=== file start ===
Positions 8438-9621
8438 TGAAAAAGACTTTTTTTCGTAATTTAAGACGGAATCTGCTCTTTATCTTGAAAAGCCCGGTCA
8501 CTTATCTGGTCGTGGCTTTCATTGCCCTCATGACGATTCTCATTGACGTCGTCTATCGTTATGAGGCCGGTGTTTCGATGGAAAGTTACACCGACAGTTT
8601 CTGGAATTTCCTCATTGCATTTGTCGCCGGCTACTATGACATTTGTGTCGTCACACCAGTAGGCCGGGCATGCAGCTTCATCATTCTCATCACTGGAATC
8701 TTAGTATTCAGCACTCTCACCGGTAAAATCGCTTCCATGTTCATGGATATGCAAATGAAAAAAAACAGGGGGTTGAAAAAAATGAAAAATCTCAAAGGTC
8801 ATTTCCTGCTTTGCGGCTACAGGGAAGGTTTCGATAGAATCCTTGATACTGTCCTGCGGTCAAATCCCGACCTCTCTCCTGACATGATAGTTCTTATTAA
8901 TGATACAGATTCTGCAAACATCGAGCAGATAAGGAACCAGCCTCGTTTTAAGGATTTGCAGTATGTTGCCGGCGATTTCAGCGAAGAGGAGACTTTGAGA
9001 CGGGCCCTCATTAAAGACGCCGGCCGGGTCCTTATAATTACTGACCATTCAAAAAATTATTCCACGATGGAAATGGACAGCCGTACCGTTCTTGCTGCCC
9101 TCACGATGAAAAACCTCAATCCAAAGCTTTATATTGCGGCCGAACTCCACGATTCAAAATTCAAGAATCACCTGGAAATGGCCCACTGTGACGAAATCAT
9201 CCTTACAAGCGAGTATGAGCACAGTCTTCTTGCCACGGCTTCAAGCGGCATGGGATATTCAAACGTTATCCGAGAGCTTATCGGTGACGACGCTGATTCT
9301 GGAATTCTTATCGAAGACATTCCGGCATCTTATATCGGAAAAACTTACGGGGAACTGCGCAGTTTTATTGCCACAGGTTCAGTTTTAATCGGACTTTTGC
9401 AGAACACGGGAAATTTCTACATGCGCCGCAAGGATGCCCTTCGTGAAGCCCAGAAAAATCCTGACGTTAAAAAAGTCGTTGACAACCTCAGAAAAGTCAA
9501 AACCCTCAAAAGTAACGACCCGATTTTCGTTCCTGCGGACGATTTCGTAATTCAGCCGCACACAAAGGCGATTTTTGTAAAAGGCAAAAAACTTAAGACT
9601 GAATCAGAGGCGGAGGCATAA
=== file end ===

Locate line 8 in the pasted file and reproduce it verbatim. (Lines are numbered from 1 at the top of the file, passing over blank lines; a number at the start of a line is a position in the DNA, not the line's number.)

9001 CGGGCCCTCATTAAAGACGCCGGCCGGGTCCTTATAATTACTGACCATTCAAAAAATTATTCCACGATGGAAATGGACAGCCGTACCGTTCTTGCTGCCC